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Thread started 01 Sep 2010 (Wednesday) 20:53
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Focusing Questions for 1DMkIIn and 50D

 
ajaffe
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Sep 01, 2010 20:53 |  #1

Hey everyone. So I recently picked up a 1DMkIIn and have been shooting quite a bit of soccer with it. I have been using the back button to focus Custom Function as I used to do with my 50D. Now my question is, why is it that I get far more keepers with depressing the shutter halfway as opposed to using the back button to focus technique? I know it could be user error, but I find that on a consistent basis whenever I use the back button to focus I seem to get far more throw away pictures that are not tack sharp.

Any ideas? Thanks.


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Biffbradford
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Sep 01, 2010 21:42 |  #2

I switched mine from back button focus to shutter button too. Same reason. I see good uses for using the back button, but not in what I shoot.


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timbop
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Sep 01, 2010 22:12 |  #3

I have never been a fan of back button AF myself. To me it makes it harder to shoot (I am terrrible at multitasking), which may in fact be your problem. It gives you more opportunity to shoot without achieving focus


Current: 5DM3, 6D, 8mm fish, 24-105/4IS, 35/2IS, 70-200/2.8IS, 85/1.8, 100-400/IS v1, lensbaby composer with edge 80, 580's and AB800's
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ajaffe
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Sep 01, 2010 22:45 |  #4

So does back button solely rely on the eye of the photographer to be sure that the subject is sharp in the viewfinder before taking the shot?

I have my thumb active the whole time while I pan with my subjects, but it just seems like I have more of a "feel" for my shutter button with the halfway down method of AF.

I am perplexed even more because so many Sports photogs say that back button is the only way to go but I cannot figure out why. But I do not find that I lose any shots when I do the half method.

To put this all together so far, half down achieves focus lock and back button doesn't?


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yogestee
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Sep 01, 2010 23:58 as a reply to  @ ajaffe's post |  #5

I've only played around with the back button for focusing a few times.. I find the shutter button quicker and easier..


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apersson850
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Sep 02, 2010 03:11 as a reply to  @ yogestee's post |  #6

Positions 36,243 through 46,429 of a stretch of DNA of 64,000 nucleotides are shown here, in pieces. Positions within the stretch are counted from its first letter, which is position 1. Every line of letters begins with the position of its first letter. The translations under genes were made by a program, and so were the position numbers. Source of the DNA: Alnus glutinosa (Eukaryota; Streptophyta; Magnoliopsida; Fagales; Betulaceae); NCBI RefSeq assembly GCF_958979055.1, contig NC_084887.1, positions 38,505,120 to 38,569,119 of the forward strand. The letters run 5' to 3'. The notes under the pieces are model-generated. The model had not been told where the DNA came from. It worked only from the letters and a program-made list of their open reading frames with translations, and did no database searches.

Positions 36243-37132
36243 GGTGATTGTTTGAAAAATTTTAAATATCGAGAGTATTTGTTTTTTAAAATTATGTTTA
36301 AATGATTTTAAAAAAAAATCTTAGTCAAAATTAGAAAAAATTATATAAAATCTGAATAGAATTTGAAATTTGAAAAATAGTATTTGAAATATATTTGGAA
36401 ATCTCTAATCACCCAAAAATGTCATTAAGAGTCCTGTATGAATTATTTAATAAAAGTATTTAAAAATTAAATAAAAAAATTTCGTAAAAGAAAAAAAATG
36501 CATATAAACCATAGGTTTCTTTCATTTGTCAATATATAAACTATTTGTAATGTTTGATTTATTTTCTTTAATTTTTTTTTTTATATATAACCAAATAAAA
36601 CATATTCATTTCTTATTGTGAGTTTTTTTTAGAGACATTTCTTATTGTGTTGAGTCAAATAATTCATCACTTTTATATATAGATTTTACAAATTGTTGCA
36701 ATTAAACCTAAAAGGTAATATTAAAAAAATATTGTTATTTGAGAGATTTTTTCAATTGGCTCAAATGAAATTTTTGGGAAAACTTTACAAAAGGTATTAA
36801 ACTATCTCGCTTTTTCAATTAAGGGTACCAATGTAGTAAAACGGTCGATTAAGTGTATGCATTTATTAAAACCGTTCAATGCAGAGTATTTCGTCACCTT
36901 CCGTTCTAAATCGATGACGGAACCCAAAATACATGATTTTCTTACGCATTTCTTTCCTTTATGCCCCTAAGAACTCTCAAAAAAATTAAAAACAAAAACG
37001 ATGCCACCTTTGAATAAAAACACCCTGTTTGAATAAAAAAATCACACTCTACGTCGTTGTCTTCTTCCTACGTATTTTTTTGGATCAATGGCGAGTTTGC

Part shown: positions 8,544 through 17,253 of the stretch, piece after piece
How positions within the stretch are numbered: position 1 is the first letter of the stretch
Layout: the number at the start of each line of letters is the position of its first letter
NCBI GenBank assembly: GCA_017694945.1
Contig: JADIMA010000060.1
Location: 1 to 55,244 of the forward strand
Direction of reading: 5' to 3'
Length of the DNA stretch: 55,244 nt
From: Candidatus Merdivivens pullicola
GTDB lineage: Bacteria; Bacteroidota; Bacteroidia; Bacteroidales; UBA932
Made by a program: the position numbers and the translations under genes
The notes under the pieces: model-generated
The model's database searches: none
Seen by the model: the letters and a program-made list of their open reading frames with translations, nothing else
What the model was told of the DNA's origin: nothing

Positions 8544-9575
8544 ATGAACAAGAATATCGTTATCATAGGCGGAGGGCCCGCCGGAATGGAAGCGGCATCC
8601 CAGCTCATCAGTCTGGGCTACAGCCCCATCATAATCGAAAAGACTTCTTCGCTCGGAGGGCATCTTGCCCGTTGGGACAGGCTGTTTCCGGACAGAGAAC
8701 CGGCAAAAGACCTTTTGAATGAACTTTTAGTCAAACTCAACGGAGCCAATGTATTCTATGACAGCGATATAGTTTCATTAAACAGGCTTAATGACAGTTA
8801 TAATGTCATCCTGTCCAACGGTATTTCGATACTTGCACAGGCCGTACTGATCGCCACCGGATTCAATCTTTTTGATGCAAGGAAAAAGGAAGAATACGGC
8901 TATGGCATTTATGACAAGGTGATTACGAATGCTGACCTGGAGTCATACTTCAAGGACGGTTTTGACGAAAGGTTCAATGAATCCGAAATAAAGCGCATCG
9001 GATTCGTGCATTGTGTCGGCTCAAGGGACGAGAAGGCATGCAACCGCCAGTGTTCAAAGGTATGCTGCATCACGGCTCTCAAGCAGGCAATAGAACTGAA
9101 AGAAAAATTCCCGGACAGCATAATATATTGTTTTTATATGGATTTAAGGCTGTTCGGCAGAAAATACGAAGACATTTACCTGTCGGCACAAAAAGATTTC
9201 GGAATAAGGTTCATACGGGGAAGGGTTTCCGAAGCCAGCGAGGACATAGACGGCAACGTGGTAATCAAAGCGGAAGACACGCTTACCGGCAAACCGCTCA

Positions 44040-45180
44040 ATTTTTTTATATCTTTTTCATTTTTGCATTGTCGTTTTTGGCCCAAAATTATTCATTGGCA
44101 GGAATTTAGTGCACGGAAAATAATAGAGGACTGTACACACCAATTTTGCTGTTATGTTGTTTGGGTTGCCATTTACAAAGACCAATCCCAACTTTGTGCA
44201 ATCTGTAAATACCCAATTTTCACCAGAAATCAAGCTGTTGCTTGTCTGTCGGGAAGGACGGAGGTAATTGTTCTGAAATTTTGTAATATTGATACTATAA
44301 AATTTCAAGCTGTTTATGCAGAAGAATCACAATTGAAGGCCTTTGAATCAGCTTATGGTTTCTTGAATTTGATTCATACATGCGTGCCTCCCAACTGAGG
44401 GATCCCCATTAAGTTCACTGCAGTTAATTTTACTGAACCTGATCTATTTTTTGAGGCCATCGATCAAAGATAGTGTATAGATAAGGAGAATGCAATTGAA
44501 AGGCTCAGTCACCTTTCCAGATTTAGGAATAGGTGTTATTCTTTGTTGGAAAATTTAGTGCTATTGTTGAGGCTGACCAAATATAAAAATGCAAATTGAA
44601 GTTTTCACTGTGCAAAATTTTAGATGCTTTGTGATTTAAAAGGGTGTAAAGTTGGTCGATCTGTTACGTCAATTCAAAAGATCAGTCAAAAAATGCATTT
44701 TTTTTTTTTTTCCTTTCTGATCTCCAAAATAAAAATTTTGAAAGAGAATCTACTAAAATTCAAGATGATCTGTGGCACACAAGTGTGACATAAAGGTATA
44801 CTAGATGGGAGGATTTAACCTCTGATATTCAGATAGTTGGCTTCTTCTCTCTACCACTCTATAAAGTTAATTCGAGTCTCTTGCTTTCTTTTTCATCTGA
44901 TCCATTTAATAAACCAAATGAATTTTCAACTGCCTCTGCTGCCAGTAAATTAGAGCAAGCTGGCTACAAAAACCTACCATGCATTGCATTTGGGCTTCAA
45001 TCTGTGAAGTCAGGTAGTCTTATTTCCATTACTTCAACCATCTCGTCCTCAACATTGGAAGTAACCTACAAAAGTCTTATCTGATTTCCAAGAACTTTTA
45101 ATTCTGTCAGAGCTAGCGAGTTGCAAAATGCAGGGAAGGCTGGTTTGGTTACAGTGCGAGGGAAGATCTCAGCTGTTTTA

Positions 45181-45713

The mechanics of focusing in the camera are the same, regardless of how you trigger the focus.
If you just keep the button pressed, AF-ON or half-press or whatever you use, then there's no difference at all, from a technical point of view.

The advantage I see with using AF-ON is that I can momentarily interrupt focusing, but still take pictures, if I see that something (bushes or whatever) are interfering with the focusing. If I'm following a runner who goes behind some bushes, I can just stop Servo AF from running while the runner is behind the bushes. Since the runner is in focus, but the bushes aren't, I can still take pictures that make sense, if I like. And I'm ready to continue as soon as there's a clear line of sight again.

There aren't many bushes on a football field, but there are other people, so the principle is the same.

Probably you aren't getting along with holding the camera in a way where you can easily operate the focus button and take pictures at the same time, so it's you who mess up subject tracking, and thus focus.
I don't use back button for certain subjects either. Around the house snapshots work better with everything on the shutter button.

When shooting action I have both AF-ON and * active for focusing, one with the selected AF point, the other with the registered point (HP, Home Point). Like in the situation below, where I used a focus point a bit to the right in the viewfinder for photos of cars going to the left, but a point a bit to the left when they've turned around in the hairpin and moved to the right again. Just moving my thumb between AF-ON and * made the selection easy.

Should I need AE lock, I have that on M-Fn.

The heavily reduced size of the image below makes both cars look like they are out of focus, but the one I aimed at actually is sharp. It's better here (external link).


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emtp563
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Sep 02, 2010 08:21 |  #7